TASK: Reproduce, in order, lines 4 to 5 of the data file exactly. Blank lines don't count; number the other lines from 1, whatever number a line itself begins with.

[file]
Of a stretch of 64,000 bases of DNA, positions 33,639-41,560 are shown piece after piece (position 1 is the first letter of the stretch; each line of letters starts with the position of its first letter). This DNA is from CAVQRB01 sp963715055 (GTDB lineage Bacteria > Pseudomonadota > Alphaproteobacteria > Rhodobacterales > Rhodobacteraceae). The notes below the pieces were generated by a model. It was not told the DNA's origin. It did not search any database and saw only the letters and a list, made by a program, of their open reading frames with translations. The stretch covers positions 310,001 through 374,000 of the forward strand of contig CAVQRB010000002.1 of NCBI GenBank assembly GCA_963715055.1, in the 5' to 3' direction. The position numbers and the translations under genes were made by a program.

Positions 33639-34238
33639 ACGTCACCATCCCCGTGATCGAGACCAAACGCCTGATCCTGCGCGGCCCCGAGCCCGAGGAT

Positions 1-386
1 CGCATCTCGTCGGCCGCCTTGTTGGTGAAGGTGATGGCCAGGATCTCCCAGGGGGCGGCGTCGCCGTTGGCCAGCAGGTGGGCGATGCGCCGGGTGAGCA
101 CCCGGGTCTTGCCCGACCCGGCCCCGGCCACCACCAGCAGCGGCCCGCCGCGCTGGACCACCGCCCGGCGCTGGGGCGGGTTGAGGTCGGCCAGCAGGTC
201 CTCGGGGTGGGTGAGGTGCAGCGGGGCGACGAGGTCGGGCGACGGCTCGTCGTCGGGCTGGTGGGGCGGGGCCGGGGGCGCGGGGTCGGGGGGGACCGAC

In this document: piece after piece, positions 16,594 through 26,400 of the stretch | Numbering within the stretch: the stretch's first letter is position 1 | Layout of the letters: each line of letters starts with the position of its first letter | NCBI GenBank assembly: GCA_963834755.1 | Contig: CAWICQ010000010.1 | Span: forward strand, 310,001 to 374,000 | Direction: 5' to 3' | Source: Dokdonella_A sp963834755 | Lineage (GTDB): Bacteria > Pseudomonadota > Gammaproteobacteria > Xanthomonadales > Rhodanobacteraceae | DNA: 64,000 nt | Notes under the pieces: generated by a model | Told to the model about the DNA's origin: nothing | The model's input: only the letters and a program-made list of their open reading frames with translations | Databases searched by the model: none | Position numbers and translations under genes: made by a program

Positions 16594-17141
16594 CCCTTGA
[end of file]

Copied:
Positions 1-386
1 CGCATCTCGTCGGCCGCCTTGTTGGTGAAGGTGATGGCCAGGATCTCCCAGGGGGCGGCGTCGCCGTTGGCCAGCAGGTGGGCGATGCGCCGGGTGAGCA